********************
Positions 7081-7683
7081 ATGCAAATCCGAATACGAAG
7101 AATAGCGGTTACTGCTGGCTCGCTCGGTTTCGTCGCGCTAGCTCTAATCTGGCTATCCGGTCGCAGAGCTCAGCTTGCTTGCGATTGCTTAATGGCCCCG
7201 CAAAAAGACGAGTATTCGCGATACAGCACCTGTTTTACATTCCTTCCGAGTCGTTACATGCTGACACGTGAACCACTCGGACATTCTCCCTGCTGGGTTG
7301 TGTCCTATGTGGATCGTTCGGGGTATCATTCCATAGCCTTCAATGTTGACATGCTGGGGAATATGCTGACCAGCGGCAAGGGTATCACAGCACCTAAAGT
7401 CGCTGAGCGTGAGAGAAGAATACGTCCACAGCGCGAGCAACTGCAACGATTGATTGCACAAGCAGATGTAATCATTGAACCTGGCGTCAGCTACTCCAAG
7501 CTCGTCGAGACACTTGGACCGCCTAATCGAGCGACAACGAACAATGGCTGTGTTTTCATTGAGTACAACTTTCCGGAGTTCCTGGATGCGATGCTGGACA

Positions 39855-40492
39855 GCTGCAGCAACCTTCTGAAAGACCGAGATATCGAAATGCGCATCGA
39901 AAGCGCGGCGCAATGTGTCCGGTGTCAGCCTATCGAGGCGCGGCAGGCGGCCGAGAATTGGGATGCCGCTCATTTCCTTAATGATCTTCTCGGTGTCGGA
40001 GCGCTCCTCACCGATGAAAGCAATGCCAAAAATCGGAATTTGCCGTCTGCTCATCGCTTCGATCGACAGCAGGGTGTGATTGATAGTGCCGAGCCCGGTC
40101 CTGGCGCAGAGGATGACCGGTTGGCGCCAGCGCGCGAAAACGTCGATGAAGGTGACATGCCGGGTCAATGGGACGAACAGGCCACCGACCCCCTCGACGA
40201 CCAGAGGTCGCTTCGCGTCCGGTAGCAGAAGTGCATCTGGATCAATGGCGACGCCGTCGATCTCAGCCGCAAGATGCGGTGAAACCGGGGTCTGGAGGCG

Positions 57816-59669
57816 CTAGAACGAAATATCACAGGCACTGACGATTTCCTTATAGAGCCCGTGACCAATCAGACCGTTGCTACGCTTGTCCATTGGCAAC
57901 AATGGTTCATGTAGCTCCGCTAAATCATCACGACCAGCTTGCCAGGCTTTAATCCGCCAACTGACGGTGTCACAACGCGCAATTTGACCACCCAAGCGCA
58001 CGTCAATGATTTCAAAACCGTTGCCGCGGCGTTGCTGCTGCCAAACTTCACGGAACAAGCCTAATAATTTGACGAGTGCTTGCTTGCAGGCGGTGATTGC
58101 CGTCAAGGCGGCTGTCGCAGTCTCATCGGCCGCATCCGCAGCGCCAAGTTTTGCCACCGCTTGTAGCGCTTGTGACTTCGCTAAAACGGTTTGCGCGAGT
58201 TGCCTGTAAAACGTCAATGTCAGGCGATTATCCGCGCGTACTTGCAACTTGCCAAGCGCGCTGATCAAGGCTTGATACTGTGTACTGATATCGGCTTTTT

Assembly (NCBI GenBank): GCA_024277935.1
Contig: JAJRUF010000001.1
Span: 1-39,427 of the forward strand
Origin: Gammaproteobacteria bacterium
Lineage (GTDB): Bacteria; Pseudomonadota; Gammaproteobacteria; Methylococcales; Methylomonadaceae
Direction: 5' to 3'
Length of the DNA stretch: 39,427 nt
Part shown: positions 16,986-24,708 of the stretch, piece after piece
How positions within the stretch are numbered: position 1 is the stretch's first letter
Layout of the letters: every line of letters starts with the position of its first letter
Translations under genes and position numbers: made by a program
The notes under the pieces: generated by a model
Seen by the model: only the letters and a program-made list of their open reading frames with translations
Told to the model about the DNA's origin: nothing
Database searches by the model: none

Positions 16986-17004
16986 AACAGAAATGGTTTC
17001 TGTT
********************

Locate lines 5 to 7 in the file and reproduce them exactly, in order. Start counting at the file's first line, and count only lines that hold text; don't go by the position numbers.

7301 TGTCCTATGTGGATCGTTCGGGGTATCATTCCATAGCCTTCAATGTTGACATGCTGGGGAATATGCTGACCAGCGGCAAGGGTATCACAGCACCTAAAGT
7401 CGCTGAGCGTGAGAGAAGAATACGTCCACAGCGCGAGCAACTGCAACGATTGATTGCACAAGCAGATGTAATCATTGAACCTGGCGTCAGCTACTCCAAG
7501 CTCGTCGAGACACTTGGACCGCCTAATCGAGCGACAACGAACAATGGCTGTGTTTTCATTGAGTACAACTTTCCGGAGTTCCTGGATGCGATGCTGGACA